Working with SQL Server Database on Microsoft Azure (Part 1)

Posted by Vivek Shankar

One of the trickiest implementations for any organization is the database. They require a dedicated server and someone to manage it. Cloud services such as Microsoft Azure give organizations the opportunity to store their data on its servers and even manages it for them. It allows the companies to focus on their business instead of worrying about data storage and its management. The topic of discussion in this blog post goes beyond the generic benefits of cloud database management and focuses on database implementation on MS Azure. In fact, it is going to be a three-part series highlighting the use cases of MS Azure SQL Database. First up, we learn how to implement SQL Server Database on MS Azure.

Microsoft Azure SQL Database

Microsoft Azure SQL Database is intelligent, fully managed relational cloud database service, providing broad SQL Server engine compatibility that allows migration of SQL Server databases without changing the applications. It includes built-in intelligence that learns app patterns and adapts to maximize performance, reliability and data protection.

Getting Started

The very first step before you can use any Microsoft Azure service is to obtain a Microsoft account, if you don’t already have one. The email account should end with either ‘’ or ‘’. We have signed up using and further completed the Microsoft Azure subscription process. Once you complete the subscription process and login, you’ll see the dashboard as shown in Figure 1.

Note: You can also log into Microsoft Azure without any subscription, by simply creating an account, but you won’t get premium access including creating SQL database.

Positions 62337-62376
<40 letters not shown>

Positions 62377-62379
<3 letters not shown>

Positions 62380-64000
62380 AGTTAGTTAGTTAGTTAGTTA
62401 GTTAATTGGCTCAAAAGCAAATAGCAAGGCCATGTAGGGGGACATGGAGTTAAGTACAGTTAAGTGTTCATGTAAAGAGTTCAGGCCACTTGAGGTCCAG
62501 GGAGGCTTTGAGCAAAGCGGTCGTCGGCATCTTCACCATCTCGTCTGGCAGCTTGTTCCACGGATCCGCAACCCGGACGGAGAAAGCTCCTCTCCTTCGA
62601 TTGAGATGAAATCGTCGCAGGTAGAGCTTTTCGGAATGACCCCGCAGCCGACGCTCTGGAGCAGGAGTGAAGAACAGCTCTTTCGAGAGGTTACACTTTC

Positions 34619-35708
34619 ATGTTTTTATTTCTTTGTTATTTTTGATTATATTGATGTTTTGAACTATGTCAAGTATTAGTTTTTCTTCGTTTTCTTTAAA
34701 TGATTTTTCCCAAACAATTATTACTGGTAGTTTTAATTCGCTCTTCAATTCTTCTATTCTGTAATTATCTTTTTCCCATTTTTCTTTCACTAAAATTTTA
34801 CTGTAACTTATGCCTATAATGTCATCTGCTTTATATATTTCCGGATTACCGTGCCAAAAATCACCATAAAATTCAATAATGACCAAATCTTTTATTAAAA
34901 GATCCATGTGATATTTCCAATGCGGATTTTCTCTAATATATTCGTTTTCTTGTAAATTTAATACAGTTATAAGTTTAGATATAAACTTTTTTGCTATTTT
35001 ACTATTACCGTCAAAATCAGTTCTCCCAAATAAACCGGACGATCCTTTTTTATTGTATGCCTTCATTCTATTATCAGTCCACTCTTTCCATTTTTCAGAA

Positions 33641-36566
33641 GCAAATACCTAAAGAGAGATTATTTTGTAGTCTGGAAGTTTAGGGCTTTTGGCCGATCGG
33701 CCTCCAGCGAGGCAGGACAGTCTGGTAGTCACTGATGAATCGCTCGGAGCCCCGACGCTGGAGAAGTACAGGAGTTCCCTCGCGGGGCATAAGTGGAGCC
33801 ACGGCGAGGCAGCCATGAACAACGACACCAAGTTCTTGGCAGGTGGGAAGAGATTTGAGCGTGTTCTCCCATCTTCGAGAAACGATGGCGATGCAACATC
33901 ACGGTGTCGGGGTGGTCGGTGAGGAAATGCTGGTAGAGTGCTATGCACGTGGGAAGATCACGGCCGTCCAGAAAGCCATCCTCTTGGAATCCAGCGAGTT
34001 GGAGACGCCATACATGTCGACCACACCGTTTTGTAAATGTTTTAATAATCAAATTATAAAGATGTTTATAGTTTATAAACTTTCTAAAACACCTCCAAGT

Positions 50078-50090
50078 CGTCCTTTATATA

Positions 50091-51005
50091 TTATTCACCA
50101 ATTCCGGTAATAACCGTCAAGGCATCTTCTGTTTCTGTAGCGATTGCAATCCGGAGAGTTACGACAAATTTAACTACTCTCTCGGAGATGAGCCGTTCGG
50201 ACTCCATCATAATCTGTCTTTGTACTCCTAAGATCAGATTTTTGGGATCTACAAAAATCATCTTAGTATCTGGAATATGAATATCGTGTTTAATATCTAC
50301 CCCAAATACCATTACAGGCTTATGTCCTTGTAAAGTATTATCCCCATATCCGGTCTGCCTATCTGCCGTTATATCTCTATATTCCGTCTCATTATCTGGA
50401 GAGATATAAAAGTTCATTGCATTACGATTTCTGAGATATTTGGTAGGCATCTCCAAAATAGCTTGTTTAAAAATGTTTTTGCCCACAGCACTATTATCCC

Figure 1 –


Creating SQL Database in MS Azure

Before creating a SQL database in MS Azure, you need to create a resource group as shown in Figure 2. Specify ‘Resource group name’ and ‘Resource group location’ where your server and resources will reside. It is recommended to choose the closest region, for best performance. We have selected ‘Central India’ in ‘Resource group location’. The resource group name will be used while creating the SQL database.

Further, locate any Microsoft Azure cloud website and service in the same region as the SQL Database servers. This will help avoid the bandwidth-based fee charges when cloud sites, services, and databases communicate across different Azure regions, and also reduce latency.

Figure 2 –

After naming and allocating the resources, click SQL databases option on the left to create a SQL database. You’ll see the page, as shown in Figure 3.

Figure 3 –

On that screen, click the ‘Create SQL databases’ button. It will open the screen as shown in Figure 4, where you can create a database.

Figure 4 – 

You can also create a server to host your SQL database. This server can host multiple databases. All you need to do is create an administrator account, fill in the details, and click on ‘Create’ button. Figure 5 and 6 depict these workings.

Figure 5 –


Figure 6 – 


We have created a database with the name ‘CustomDB’.

Figure 7 – 

You can further use the ‘Query Editor’ to connect to the database and create the required tables and other database objects, just like we have done as illustrated in figure 8.

Figure 8 – 

With that, we complete our first installment of working with SQL Server Database on MS Azure, wherein we simply registered with MS Azure, learned how to create databases, tables, and other database objects in it. Though it was a simple exercise, it was a significant one because unless you know how to swim, you cannot go swimming. In our next installment, we’ll illustrate how you can migrate the database to MS Azure.

Let us know your views in the comments below.

Until next time!

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